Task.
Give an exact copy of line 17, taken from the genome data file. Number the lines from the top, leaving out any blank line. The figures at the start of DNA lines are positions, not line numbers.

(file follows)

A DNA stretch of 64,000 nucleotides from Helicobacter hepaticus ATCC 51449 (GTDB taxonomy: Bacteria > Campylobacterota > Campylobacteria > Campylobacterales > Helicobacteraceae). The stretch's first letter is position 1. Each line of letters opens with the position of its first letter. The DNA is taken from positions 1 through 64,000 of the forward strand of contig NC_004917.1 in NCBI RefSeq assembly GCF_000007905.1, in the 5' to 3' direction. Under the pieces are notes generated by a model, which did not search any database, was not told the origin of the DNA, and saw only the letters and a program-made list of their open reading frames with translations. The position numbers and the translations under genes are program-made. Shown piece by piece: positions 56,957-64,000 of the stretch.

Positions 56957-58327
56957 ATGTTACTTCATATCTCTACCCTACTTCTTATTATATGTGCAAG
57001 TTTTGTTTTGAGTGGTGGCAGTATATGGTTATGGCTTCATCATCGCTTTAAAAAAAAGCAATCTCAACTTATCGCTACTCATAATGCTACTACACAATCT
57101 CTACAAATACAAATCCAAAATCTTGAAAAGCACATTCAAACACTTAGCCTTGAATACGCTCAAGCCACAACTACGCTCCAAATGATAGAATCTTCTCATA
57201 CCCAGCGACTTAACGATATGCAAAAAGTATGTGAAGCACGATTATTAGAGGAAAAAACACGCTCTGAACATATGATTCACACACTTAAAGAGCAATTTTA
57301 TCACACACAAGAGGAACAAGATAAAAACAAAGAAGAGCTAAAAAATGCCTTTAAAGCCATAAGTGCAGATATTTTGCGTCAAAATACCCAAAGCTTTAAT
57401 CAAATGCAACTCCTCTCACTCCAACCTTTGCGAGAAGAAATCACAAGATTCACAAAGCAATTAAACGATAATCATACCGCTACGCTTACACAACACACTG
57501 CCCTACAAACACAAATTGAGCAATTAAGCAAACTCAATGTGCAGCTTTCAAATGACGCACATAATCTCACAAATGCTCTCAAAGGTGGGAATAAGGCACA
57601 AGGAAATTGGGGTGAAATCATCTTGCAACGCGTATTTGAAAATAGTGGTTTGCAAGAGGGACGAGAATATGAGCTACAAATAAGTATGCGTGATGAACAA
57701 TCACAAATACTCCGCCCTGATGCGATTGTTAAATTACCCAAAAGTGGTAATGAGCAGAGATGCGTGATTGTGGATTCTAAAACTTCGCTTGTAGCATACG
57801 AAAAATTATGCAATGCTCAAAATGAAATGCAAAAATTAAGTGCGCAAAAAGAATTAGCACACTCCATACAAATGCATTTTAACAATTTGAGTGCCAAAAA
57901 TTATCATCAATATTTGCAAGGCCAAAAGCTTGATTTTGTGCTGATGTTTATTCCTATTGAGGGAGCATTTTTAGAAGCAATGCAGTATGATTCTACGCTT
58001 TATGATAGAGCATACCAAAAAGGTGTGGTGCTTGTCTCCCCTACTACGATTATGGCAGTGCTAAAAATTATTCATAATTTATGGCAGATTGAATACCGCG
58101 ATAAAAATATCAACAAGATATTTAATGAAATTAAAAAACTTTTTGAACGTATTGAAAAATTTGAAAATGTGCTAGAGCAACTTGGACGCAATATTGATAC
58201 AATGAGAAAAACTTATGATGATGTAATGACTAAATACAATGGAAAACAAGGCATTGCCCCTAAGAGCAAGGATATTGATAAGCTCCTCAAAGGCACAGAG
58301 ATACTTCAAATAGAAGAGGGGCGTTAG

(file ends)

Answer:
58301 ATACTTCAAATAGAAGAGGGGCGTTAG